According to some analysts, Serbia is pretending that it wants to become an EU member state and the EU is pretending that it wants Serbia as a member. Is that the case?
– I believe that the European Union is interested in having Serbia as a member, and I also believe that the Serbian government is officially stating that it wants to approach the EU. However, the steps taken forward so far have been limited and there is no real drive behind this.
Austria has been one of the strongest promoters of the EU accession process for Serbia. How successful has this effort proved to date and what factors have impacted on the outcome?
– Austria is generally very heavily engaged in Southeast Europe, including Serbia. The capacity of Austria to solve problems like Kosovo, but also Serbia’s relations with neighbouring states, is also limited. The Austrians are always speaking about being a bridge, but in this context it isn’t really working…
Despite apparently looking the same, questions related to the accession process are new, and the capacities of all governments within the EU, and also the government in Serbia, are limited when it comes to solving them in the best way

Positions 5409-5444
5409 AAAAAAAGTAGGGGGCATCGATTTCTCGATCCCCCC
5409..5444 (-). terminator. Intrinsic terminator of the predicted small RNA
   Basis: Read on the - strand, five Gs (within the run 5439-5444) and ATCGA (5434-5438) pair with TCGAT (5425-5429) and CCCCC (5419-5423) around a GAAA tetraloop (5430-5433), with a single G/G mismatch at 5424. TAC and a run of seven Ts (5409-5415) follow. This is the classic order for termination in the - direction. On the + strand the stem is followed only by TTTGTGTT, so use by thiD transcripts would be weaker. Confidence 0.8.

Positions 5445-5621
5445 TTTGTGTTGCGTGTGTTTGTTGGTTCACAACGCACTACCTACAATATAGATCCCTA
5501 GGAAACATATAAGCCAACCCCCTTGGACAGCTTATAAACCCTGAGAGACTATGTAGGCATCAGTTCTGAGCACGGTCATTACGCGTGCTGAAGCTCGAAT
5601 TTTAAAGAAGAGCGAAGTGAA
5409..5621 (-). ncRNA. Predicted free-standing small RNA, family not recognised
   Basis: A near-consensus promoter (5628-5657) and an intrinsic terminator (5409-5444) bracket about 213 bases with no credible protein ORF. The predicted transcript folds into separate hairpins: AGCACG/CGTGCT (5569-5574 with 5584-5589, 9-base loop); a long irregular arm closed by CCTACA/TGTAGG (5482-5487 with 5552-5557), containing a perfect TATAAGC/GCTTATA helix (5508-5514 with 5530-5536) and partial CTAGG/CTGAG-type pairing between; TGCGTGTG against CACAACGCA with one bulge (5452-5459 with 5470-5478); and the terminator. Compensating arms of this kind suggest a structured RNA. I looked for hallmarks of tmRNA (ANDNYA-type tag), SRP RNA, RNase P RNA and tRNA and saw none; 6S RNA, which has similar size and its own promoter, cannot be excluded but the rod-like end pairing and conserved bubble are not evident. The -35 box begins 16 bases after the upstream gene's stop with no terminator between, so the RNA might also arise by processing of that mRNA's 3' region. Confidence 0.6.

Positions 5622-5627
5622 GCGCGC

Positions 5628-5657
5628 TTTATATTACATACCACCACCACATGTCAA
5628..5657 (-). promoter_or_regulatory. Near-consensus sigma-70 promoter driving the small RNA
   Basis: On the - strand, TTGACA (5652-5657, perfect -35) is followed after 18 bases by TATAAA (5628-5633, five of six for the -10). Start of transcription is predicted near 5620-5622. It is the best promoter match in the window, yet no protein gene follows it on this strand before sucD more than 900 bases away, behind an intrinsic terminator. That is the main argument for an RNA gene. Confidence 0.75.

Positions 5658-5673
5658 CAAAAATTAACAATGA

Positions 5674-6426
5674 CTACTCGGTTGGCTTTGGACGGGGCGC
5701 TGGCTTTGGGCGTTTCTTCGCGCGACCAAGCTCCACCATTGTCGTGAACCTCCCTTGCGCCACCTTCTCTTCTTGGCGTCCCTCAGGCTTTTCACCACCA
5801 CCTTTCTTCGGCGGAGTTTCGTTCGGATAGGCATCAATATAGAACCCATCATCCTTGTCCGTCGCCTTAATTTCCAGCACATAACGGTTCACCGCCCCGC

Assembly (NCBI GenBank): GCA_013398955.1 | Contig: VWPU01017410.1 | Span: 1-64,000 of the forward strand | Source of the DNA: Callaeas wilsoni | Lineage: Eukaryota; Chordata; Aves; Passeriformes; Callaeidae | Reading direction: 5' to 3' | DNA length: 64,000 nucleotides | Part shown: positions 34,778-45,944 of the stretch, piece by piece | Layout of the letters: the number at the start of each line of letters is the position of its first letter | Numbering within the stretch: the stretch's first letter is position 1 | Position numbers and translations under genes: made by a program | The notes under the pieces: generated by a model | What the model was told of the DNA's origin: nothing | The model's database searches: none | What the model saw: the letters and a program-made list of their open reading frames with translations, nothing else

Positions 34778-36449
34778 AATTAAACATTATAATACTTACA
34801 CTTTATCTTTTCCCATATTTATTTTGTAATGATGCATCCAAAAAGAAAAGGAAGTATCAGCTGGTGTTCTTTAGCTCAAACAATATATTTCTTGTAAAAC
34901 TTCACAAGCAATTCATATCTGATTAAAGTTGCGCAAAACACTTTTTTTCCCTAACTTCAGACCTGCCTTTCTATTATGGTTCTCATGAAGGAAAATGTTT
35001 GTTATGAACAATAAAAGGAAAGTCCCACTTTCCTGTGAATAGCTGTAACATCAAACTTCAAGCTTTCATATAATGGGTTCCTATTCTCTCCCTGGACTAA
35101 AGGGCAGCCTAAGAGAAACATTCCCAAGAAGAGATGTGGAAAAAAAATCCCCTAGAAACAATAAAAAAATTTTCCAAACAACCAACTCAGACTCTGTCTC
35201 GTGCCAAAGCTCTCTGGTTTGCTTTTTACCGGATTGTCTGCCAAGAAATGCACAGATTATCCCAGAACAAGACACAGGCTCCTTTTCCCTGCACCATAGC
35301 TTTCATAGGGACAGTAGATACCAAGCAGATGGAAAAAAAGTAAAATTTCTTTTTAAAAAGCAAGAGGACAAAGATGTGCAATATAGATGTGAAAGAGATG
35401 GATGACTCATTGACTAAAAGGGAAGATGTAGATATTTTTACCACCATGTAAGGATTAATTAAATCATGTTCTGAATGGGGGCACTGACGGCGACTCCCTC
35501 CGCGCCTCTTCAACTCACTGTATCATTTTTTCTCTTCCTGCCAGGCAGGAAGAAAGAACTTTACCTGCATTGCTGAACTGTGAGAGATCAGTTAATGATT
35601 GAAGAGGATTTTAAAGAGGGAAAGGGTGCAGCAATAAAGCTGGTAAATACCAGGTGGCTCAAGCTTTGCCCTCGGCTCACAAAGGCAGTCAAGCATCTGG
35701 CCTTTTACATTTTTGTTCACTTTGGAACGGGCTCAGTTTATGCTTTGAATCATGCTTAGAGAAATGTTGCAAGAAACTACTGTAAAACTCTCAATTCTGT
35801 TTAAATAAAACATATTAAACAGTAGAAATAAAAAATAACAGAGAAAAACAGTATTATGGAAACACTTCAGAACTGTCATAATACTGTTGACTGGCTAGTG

What are the dominant trends in the Western Balkans today; how is the situation influenced by the current stage of the Belgrade-Pristina Dialogue and the recent Montenegrin elections?
– The dominant trends in the Western Balkans remain a lot of local conflicts, border issues, misunderstandings and so on. Concerning the Belgrade-Pristina Dialogue, we have a problem that five EU member states have not yet recognised Pristina, which generates hope on the Belgrade side that we can turn history around and go back to previous situations. What the recent Montenegrin election means is not yet clear to me.
Considering the outcome of Serbia’s latest elections, do you think that a single winner eases the decision-making process, for example when it comes to the Belgrade-Pristina Dialogue?
– If we are coming to results of the Belgrade- Pristina Dialogue, it is necessary for a broader understanding to exist. It is not only a matter of elections, it is also a question of mutual dialogue between the citizens of both states. A single winner of an election is no guarantee of a broad majority in the mood of the citizens of a country.